Development of Novel Breeding Stock in Buddleja davidii through Mutation Breeding and Haploid Induction

Date of Completion

January 2010


Agriculture, Horticulture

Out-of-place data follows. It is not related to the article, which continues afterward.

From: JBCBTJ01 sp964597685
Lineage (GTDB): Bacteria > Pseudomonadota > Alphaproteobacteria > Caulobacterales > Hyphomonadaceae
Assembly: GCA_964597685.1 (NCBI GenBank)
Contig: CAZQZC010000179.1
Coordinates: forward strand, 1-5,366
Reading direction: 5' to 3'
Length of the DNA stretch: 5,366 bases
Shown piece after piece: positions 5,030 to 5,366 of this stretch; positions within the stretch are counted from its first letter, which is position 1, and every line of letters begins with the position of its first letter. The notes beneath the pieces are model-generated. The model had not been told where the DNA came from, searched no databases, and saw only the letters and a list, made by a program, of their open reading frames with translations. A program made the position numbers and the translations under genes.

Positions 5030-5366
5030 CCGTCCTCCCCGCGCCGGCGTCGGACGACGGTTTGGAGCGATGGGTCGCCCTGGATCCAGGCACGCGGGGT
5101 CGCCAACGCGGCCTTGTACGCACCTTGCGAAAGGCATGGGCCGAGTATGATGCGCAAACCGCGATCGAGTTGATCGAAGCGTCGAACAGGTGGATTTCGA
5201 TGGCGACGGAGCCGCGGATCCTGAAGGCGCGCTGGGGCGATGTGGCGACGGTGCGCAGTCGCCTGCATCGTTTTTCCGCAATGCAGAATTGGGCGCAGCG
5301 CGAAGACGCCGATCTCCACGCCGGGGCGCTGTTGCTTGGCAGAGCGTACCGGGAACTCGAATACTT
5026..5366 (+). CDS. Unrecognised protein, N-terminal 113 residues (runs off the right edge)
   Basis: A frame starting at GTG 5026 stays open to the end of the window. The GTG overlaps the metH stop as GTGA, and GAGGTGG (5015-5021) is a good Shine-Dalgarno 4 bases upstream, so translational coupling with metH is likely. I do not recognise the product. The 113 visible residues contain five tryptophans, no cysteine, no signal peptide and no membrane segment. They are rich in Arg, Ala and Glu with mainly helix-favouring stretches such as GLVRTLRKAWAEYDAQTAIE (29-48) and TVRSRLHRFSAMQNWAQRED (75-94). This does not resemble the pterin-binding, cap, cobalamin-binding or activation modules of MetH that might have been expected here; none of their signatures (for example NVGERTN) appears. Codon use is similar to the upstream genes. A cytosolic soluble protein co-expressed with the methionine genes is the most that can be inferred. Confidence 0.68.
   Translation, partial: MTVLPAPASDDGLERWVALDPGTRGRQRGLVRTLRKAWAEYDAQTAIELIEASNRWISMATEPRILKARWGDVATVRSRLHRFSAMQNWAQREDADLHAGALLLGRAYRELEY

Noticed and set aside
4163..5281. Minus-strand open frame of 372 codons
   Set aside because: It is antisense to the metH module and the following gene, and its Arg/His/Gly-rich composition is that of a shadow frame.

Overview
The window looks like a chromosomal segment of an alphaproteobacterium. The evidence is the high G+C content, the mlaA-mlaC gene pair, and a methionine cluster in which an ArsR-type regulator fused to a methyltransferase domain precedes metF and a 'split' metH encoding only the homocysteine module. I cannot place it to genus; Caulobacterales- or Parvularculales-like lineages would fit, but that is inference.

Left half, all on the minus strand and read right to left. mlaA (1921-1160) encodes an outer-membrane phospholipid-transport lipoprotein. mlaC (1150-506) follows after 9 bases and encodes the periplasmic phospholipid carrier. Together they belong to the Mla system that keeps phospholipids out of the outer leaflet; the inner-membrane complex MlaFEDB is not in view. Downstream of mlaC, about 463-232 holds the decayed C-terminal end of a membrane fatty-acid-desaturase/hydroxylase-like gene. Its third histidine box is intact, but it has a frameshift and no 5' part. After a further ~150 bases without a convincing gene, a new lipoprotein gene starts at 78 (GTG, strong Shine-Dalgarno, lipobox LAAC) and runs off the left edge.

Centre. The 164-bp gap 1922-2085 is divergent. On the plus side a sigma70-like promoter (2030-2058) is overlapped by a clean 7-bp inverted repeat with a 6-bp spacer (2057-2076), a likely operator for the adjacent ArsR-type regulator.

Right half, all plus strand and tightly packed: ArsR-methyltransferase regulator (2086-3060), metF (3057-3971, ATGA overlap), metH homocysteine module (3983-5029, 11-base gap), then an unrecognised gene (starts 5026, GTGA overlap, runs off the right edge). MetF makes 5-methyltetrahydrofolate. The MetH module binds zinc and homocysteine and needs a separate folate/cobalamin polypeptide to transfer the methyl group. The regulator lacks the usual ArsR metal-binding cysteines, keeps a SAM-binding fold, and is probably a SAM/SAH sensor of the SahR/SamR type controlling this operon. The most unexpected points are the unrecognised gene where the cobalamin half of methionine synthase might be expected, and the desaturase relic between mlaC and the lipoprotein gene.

Buddleja davidii Franch. is a popular perennial shrub originally from China. Its flowers attract butterflies, hence its common name butterfly bush. While a number of cultivars already exist, from a plant breeder's perspective, there are still several traits which could be improved upon. Smaller plant size, improved plant architecture, increased flower color range and most importantly, the creation of sterile selections, could lead to novel varieties worthy of introduction. Sterility is an important consideration because the species is classified as a noxious or invasive weed in several regions of the United States, and the state of Oregon has recently implemented a ban on the species and all of its cultivars. Through chemical mutagenesis we identified a dwarf mutation that is inheritable as a single dominant allele. The principle difference in the mutation is reduced internode length. Outcrosses to several standard cultivars to examine the heritability of the mutation have lead to some interesting materials that could support a continued breeding effort. A new' variegated selection was also identified as part of the original mutant screen. External trials have been implemented with the desire to patent this new variegated buddleja and introduce it for production. Also, we have attempted to create potentially sterile triploid cultivars of the species through haploid induction. By means of irradiated pollinations we created di-haploid (2n) plants with the intent of breeding these to tetraploid cultivars. Unfortunately, these di-haploid plants proved to be sterile and are not useful for the creation of triploid progeny. A final component of our work was to develop a testing protocol to evaluate seed production potential, a key factor in this species invasiveness, for use in applying for an exemption from an invasive species ban for a specific cultivar. ^